Analysis of Acoustic Scattering Layers In and Around Petermann Fjord, Northwest Greenland

TitleAnalysis of Acoustic Scattering Layers In and Around Petermann Fjord, Northwest Greenland
Publication TypeThesis
AuthorsHeffron, E
Degree and ProgramMaster of Science
DegreeEarth Sciences/Ocean Mapping
Number of Pages469
Date PublishedMay
UniversityUniversity of New Hampshire
LocationDurham, NH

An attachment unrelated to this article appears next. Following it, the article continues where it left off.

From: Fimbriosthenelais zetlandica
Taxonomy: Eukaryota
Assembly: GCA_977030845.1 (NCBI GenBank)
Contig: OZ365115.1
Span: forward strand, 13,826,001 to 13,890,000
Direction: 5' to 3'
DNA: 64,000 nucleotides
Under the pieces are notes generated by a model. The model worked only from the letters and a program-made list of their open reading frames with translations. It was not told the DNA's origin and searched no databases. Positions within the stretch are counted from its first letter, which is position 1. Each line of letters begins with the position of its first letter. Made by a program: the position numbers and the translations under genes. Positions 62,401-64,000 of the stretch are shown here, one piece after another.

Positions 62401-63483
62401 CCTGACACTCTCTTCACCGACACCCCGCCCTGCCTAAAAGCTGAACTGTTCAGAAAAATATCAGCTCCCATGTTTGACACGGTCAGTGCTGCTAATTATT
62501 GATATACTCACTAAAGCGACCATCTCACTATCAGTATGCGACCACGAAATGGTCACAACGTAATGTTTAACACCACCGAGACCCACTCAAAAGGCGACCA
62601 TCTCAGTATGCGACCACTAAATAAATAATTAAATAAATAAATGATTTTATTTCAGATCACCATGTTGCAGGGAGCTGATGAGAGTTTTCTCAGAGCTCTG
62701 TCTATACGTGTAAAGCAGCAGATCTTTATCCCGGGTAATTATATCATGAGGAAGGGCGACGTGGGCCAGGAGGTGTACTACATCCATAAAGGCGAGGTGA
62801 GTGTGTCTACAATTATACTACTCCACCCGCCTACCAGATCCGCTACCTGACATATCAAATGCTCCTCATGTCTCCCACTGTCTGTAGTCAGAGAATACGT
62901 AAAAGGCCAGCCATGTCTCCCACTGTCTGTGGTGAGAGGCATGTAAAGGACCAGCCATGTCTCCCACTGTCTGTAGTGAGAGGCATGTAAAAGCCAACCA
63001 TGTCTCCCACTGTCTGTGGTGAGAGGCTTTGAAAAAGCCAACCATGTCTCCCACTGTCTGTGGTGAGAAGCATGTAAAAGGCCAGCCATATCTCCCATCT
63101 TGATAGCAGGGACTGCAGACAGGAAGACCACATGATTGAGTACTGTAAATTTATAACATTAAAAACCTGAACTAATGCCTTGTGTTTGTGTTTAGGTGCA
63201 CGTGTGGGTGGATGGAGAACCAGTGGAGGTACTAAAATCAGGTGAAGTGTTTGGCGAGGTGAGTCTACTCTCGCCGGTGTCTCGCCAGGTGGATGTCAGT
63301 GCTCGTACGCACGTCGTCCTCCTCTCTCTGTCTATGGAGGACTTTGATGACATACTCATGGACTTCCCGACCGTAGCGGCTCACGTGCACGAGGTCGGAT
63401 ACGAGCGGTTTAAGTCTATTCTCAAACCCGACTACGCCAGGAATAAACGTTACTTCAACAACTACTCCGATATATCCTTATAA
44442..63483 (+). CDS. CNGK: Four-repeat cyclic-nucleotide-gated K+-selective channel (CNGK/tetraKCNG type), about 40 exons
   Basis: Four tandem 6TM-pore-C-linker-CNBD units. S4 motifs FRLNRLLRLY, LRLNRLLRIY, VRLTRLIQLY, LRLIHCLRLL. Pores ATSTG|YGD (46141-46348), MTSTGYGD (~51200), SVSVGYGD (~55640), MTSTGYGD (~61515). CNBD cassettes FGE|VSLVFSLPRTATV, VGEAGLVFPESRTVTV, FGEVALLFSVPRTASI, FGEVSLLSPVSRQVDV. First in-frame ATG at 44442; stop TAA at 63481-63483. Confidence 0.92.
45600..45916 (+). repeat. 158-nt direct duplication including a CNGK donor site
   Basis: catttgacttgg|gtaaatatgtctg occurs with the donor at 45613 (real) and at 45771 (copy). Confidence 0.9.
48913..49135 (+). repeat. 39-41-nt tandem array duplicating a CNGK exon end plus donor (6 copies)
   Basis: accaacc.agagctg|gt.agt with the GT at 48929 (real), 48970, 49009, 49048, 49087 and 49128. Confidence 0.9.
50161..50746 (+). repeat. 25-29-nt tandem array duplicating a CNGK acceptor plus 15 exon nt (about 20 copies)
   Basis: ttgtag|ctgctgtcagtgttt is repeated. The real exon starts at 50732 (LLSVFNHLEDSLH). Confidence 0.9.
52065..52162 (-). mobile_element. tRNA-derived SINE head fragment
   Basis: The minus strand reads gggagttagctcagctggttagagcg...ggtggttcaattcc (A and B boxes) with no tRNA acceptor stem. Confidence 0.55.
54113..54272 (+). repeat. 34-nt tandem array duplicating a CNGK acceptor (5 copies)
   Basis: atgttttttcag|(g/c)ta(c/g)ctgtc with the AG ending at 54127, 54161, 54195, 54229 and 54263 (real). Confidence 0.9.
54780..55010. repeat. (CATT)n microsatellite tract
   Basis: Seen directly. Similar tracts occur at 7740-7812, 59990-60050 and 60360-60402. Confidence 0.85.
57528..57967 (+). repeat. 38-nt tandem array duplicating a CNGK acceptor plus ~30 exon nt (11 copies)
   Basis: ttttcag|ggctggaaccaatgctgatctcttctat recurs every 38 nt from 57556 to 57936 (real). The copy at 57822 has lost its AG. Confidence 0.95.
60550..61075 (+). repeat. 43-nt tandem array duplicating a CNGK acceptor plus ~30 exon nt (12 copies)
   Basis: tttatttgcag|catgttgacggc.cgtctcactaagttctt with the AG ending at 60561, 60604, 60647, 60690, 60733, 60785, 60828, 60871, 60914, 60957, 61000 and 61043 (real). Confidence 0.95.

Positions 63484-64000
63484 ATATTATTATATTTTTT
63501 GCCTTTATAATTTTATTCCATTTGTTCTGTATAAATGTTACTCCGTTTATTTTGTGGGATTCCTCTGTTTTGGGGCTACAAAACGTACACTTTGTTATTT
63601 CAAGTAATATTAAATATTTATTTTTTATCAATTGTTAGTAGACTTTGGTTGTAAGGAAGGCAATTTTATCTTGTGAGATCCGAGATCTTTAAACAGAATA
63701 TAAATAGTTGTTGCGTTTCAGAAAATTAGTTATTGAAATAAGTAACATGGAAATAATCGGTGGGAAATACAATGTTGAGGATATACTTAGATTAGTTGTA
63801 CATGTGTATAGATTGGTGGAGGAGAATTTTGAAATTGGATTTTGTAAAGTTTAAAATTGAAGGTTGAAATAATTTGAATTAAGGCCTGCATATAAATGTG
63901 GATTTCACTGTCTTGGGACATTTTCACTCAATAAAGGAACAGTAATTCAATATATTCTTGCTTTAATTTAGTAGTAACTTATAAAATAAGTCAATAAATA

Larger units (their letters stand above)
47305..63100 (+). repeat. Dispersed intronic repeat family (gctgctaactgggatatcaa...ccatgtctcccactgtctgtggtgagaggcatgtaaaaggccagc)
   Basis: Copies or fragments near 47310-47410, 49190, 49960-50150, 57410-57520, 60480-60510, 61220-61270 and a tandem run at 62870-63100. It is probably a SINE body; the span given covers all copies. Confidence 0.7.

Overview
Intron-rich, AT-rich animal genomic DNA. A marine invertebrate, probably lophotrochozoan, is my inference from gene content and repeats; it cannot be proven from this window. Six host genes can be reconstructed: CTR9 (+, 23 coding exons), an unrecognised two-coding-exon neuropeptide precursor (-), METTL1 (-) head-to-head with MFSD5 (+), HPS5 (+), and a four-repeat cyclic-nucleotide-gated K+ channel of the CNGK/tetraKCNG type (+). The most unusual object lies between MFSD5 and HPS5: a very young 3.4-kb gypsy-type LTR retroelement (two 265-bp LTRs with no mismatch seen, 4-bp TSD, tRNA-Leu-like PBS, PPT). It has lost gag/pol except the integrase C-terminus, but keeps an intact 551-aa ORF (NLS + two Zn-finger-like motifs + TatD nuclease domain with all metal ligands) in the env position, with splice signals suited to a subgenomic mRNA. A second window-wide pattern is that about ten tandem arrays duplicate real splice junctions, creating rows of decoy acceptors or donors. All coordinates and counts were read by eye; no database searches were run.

In 2015 a major international collaborative expedition took place focused on understanding the processes associated with the recent rapid decline of the Greenland Ice Sheet (GIS) and the impact that this decline could have on global sea-level rise. The Petermann Expedition collected a broad range of data designed to characterize the Petermann Glacier system, a marine-terminating glacier with a floating ice tongue that has undergone dramatic changes in the last decade. During the expedition, sonars were used to map the seafloor and the water column, generating a continuous dataset over 30 days. The water column mapping revealed extensive acoustic scattering layers, so called because the components of the layer – typically zooplankton and fish – scatter acoustic energy when concentrated in layers in the water column. The scattering layer was observed to change depth in a geospatially consistent manner and corresponded to our general, but limited understanding of the complex circulation patterns in the study area. This unexpected observation became the research question investigated in this thesis: Is the distribution of the acoustic scattering layer observed in and around Petermann Fjord a proxy for spatial and temporal changes in water mass structure and interactions? In order to answer this question, we focused on four objectives: determine the geospatial distribution of the scattering layer, determine if light influences the scattering layer depth distribution, determine if there is a consistent relationship to water column structure and circulation, and investigate the components of the scattering layer for clues as to its make-up and subsequently any potential reasoning for its distribution. Understanding the distribution of water masses and their circulation patterns in Arctic fjords are critical to understanding the fate of floating ice shelves and the glaciers they buttress, as the most pronounced change is occurring where ice sheets are grounded below sea level due to enhanced interaction with warming ocean waters. However, our ability to predict future sea level rise is hampered by our limited knowledge of these glacial systems, including the regional water mass distribution and circulation responsible for that enhanced ocean-ice interaction. Indeed, quantification of melting processes at marine terminating glaciers represents the largest source of uncertainty in predicting global sea level rise (Church et al., 2013). Traditional methods of oceanographic observation provide relatively sparse information at high cost, whereas acoustic records are continuous and, if the observed relationship between scattering layer depth and regional hydrography holds true, can potentially provide information about circulation, productivity, and ocean dynamics over large areas from underway platforms. Evaluation of the scattering layer distribution focused on the continuous Simrad EK80 18 kHz split-beam echosounder sonar records (section The top of the scattering layer was manually picked on each echogram, providing the latitude, longitude, and depth for the top of each layer (section 3.2.1) that were then plotted to show the geospatial and depth distribution. The resulting distributions (section 4.1) showed a recognizable geospatial pattern that was consistent with our understanding of the distribution of water masses. Broadly, there was a scattering layer generally present in the fjord along the coast of Greenland (eastern Hall Basin) and ringing central Hall Basin, and absent in northern Hall Basin, along the coast of Ellesmere Island (northern Nares Strait and western Hall Basin), central Hall Basin, and southern Nares Strait. The top of the scattering layer was significantly shallower in the fjord and along the coast of Greenland, deepening in the central ring and western Hall Basin (when it was present). We evaluated whether there was a linear correlation between the scattering layer depth and the bathymetric depth and slope (sections,, 3.2.2), but no correlation was found (section 4.2.1). The second objective was to determine whether the scattering layer distribution was influenced by light rather than water mass distribution. This analysis was undertaken because of the typical association of scattering layers with daily migrations corresponding to daily light cycles as a means of predator avoidance (section 1.3.3). Though the expedition took place in Arctic summer during the ‘midnight sun’ regime of 24-hour light, there was enough daily change to discern a cycle in the ship-based radiation data collected by a Photosynthetically Active Radiation (PAR) Sensor mounted on the roof of the ship’s bridge (section The relationship between light levels and scattering layer depth was examined (section 3.2.3), finding no linear correlation (section 4.2.2). A second analysis was done to see if we could discern a difference in water clarity across the study area using satellite-derived Kd(490) data, the diffuse attenuation coefficient for downwelling irradiance at 490 nm (section 3.1.3), and evaluate its effect on the scattering layer depth. Though available data for this region was very limited and there was some evidence of higher attenuation in the fjord where the shallower scattering layers were typically located, no correlation between scattering layer depth and Kd(490) values was found (section 4.2.3). Thus, neither light levels nor water clarity were responsible for the depth distribution of the scattering layer. The third objective was to determine if there was a consistent relationship between water mass properties and scattering layer depth beyond that established by initial observations (section 1.1). Profiles of conductivity, temperature, and depth (CTDs) were collected at 46 sites during the expedition to provide information on water mass properties and facilitate interpretation of regional circulation (section Plots of temperature versus salinity (T-S diagrams) and temperature and salinity versus depth were generated for each CTD location, and the average depth of the scattering layer for that location was overlain on the plots (section 3.2.5). Examination of the T-S diagrams revealed a pattern in scattering layer preference for specific sections of the water column (section 4.2.4). Of the 38 profiles with an associated scattering layer, 22 had scattering layers with a preferred depth range that fell in the deeper, warmer, saltier portion of the water column associated with Atlantic Water, where salinity and temperature (and therefore density) values were steady – we called this group the ‘homogeneous preference’ scattering layers, in reference to the lack of change or stratification in the water column. Twelve of the profiles had scattering layers with a preferred depth range that fell in the shallower, cooler, fresher portion of the water column associated with Winter Water (or more generally, the Arctic outflow), where salinity and temperature (and therefore density) were changing relatively quickly with depth – we called this group the ‘heterogenous preference’ scattering layers, in reference to the changing, or stratified, water column. Four of the profiles had scattering layers that fell right at the location where the water column properties were moving from stratified to steady. This group we refer to as ‘transitional’ scattering layers. The homogeneous preference scattering layers were found primarily in Hall Basin and the western side of the fjord mouth, areas associated with inflow of Winter Water and Atlantic Water from the Arctic Ocean to Nares Strait. The heterogeneous preference scattering layers were found in the fjord, an area associated with the influence of meltwater from the glacier (Petermann Glacier Water) and outflow from the glacier face through the fjord. Transitional preference layers were found primarily on eastern side of the fjord mouth, an area associated with meltwater-influenced outflow moving up along the coast of Greenland. Six of the profiles did not have an associated scattering layer, and all were found along the western edge of Nares Strait/Hall Basin, a region associated with low oxygen, cold, fast flow from the Arctic Ocean moving south through Nares Strait. These results show a clear relationship between the scattering layer depth and regional water column structure and circulation (Conclusions, Chapter 5). The final objective was to investigate, if possible, what the scattering targets in the layers were (section 3.2.6). Target strength analysis of individual targets visible in and around the scattering layers in the EK80 data showed average target strengths of -42.04 to -44.04 dB (section 4.3.2). Estimates of volume scattering for larger sections of the scattering layer were fairly weak, 57.17 to -81.70 dB (section 4.3.2). The high individual target strengths and visual observations of single targets in the echograms (section 4.3.1) seem to indicate larger targets, with a strong possibility being Boreogadus saida, polar cod. The low volume scattering values and density estimates made using the volume scattering and individual targets strength values, however, do not seem to indicate that the visually dense scattering layers in the echograms were composed entirely of these fish, so we believe the scattering layers may be a mix of fish interspersed with smaller fish and zooplankton (Conclusions, Chapter 5). All analyses described in this thesis was complicated by the fact that this was a ‘dataset of opportunity’, i.e., the objectives of this study were not at all part of the original work plan of the expedition. Water column sonar data were collected continuously, but that collection was focused on the search for gas seeps and secondary to the many other data collection efforts taking place on the expedition. Ship radiation data were collected as a matter of course but via an uncalibrated instrument not intended for this expedition. Lack of water clarity data led to the use of remotely sensed data to attempt to estimate this parameter, and lack of biological sampling pushed us to dig into the echograms for clues as to the scattering layer components, as no ground truthing of either parameter was available. Despite these complications and imitations, we were able to extract useful information from the data and clearly demonstrate that acoustic records such as these can be used to show patterns in water mass distribution and circulation and provide clues to biological communities in this region. Optimizing water column profiling for these objectives opens up the potential of using a rapidly-acquired acoustic remote sensing technique to provide critical information on water mass distribution as a standard underway tool.